Thursday, April 17, 2014

Bugatti Veyron review (the best one)

Youtuber saabkyle is the best automotive reviewer on the internet -- better than well-funded car magazines. Here's his Veyron review. In Kyle's words, "It was unlike anything I have ever felt, the thrust was incredible!"

Friday, April 04, 2014

Walking backwards through Tokyo -- you will like this

Film played in reverse; link because I can't find the Vimeo embed (maybe it's no longer offered).


Tuesday, March 25, 2014

Wednesday, February 05, 2014

Bob Metcalfe does another Reddit AMA

Metcalfe, along with David Boggs, invented Ethernet. Link to new Reddit AMA here.

Good stuff from Metcalfe:

"Ethernet had back-off for flow/congestion control, which then migrated up into TCP/IP also. Got the idea from the Santa Monica Freeway traffic lights. Moves from 10G to 40G to 100G to 400G to TE are part of the Ethernet ethic, which says built it and they will come (eventually)."


Q: What's your view on Chipotle charging extra for guacamole?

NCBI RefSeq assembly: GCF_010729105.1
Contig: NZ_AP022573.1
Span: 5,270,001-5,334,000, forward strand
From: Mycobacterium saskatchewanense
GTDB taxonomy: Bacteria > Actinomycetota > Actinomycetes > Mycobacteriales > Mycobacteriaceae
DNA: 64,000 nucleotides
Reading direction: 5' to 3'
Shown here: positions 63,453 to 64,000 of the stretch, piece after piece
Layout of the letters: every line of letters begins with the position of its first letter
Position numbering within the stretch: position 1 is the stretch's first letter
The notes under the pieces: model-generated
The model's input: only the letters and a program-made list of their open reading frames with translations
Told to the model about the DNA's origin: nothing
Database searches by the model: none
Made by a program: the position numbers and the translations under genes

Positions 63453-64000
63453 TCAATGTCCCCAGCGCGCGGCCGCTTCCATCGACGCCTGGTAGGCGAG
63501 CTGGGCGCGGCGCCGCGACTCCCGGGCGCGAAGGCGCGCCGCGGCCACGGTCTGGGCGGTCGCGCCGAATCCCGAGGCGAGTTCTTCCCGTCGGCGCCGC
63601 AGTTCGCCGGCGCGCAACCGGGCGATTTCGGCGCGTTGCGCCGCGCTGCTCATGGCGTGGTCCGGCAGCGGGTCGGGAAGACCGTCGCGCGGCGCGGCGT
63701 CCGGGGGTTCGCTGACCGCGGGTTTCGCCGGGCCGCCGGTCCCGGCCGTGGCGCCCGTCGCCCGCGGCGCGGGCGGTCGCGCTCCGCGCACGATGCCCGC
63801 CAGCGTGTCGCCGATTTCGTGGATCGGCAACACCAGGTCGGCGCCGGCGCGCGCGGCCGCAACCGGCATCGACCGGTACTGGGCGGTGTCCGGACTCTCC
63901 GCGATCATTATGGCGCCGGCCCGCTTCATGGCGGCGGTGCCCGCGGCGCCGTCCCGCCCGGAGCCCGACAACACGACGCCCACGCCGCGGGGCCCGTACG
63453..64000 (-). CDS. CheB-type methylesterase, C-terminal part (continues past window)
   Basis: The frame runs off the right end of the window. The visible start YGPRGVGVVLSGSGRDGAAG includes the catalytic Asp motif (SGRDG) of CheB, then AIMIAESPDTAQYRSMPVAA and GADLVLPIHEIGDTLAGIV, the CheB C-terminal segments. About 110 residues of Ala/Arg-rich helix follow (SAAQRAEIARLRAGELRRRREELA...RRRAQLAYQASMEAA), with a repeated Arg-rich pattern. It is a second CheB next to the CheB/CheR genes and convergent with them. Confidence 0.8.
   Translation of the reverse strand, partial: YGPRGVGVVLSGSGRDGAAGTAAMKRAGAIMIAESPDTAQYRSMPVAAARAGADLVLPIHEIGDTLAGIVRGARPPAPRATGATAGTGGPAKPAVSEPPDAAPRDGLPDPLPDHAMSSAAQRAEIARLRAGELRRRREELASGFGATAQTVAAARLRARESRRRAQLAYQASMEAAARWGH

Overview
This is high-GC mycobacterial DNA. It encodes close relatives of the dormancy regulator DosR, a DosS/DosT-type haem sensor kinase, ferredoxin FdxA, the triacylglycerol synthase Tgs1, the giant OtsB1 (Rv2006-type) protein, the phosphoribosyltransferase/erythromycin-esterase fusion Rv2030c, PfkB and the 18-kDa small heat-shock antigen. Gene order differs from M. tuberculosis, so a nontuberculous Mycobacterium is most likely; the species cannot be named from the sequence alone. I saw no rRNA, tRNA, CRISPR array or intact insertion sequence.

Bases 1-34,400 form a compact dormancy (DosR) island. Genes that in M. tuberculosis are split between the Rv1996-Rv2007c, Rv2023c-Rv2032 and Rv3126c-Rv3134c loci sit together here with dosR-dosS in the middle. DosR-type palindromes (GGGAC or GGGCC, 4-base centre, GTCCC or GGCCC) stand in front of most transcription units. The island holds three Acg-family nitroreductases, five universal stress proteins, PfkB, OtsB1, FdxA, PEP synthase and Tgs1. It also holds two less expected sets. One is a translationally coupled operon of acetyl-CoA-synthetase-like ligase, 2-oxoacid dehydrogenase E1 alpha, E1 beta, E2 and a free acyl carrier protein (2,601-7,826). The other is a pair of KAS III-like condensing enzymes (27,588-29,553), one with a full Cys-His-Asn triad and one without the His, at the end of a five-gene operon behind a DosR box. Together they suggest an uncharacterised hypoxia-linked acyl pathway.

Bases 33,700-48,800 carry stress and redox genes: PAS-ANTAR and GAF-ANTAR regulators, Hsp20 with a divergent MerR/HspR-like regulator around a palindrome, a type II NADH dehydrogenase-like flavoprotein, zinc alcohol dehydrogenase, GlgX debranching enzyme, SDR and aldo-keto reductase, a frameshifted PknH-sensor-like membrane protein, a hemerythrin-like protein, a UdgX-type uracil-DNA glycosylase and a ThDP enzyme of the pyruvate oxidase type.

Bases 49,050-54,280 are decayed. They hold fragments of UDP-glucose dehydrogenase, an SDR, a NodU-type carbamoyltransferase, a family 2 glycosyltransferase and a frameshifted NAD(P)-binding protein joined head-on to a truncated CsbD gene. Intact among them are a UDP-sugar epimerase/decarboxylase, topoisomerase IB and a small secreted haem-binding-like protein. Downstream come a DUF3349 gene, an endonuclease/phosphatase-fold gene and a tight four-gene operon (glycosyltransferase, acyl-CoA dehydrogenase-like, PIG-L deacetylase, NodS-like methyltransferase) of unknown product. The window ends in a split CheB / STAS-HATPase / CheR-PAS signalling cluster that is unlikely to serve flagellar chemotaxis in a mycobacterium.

Metcalf: Pay it.


Q: What are your thoughts on connecting little widgets and devices to the internet? Wireless or hard-wired? Does my toaster really need to be connected to the internet?

Metcalf: Yes, your toaster needs to be connected to the Internet.

Another one from M: "Protocol design is an art. It's important to leave things open for unexpected uses -- generality. TCP/IP/Ethernet were invented in 1973, and along came the web in 1989. Whoa! Also, mutual suspicion among protocol parties adds robustness."

Here's why he invented Ethernet:

"Was lucky to be given a problem that nobody had ever had before: How to network a building full of personal computers, one on every desk, if you can imagine that."

Wednesday, January 29, 2014

Best internet video of 2014 (so far)

Remember the pic of a rock that rolled through a house in Italy? News article here. There's HD drone footage of the aftermath.

President Obama's State of the Union Address

Last night Our Little President™ said on live national media that he will be ruling by decree from now on, whenever he can't get what he wants from the legislature. Let's review other leaders who have done the same thing:

Joseph Stalin
Fidel Castro
Pol Pot
Kim Jong-il (and his chubby papa and chubby son)
Hugo Chavez